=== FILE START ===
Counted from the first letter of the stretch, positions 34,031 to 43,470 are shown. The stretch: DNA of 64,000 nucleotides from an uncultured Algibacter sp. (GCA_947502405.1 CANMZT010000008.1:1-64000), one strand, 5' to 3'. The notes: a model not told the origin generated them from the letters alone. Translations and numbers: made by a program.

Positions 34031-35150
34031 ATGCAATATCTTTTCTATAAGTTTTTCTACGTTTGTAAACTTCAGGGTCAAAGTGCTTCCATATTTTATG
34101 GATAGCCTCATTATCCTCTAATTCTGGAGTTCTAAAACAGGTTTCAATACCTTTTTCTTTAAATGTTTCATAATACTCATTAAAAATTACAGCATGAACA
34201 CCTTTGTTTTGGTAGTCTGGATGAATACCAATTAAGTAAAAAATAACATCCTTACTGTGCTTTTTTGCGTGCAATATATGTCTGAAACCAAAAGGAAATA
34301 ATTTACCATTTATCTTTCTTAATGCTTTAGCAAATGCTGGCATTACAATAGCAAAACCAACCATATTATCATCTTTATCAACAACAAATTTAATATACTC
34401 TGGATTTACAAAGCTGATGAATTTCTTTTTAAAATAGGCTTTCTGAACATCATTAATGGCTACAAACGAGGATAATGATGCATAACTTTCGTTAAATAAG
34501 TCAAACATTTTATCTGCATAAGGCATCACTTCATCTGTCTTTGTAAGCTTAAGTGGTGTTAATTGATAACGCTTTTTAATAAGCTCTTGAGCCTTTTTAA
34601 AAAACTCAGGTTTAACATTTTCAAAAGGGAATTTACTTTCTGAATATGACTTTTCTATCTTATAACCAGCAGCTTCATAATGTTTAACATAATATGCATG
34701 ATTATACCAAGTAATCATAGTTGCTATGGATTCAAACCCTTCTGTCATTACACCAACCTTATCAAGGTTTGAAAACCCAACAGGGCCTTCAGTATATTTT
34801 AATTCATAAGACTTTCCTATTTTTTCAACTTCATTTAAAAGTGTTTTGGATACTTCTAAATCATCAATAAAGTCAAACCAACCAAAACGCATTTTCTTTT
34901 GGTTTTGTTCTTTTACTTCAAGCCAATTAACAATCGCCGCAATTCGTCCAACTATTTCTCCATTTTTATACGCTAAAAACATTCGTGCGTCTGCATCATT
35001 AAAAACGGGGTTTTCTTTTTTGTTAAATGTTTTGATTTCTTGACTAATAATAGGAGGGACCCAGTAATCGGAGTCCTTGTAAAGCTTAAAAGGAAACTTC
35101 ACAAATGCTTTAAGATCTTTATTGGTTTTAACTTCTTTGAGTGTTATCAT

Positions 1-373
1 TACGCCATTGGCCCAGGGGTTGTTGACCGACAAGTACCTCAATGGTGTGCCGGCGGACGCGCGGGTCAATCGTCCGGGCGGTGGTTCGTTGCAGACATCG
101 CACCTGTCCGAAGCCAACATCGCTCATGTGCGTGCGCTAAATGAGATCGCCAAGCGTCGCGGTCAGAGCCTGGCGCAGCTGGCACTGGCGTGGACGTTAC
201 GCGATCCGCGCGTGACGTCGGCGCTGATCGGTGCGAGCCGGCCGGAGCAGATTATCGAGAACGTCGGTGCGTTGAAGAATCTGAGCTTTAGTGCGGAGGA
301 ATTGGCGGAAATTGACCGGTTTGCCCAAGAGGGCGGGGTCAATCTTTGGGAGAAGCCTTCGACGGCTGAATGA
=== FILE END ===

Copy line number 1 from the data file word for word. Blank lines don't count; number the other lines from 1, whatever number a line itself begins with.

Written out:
Counted from the first letter of the stretch, positions 34,031 to 43,470 are shown. The stretch: DNA of 64,000 nucleotides from an uncultured Algibacter sp. (GCA_947502405.1 CANMZT010000008.1:1-64000), one strand, 5' to 3'. The notes: a model not told the origin generated them from the letters alone. Translations and numbers: made by a program.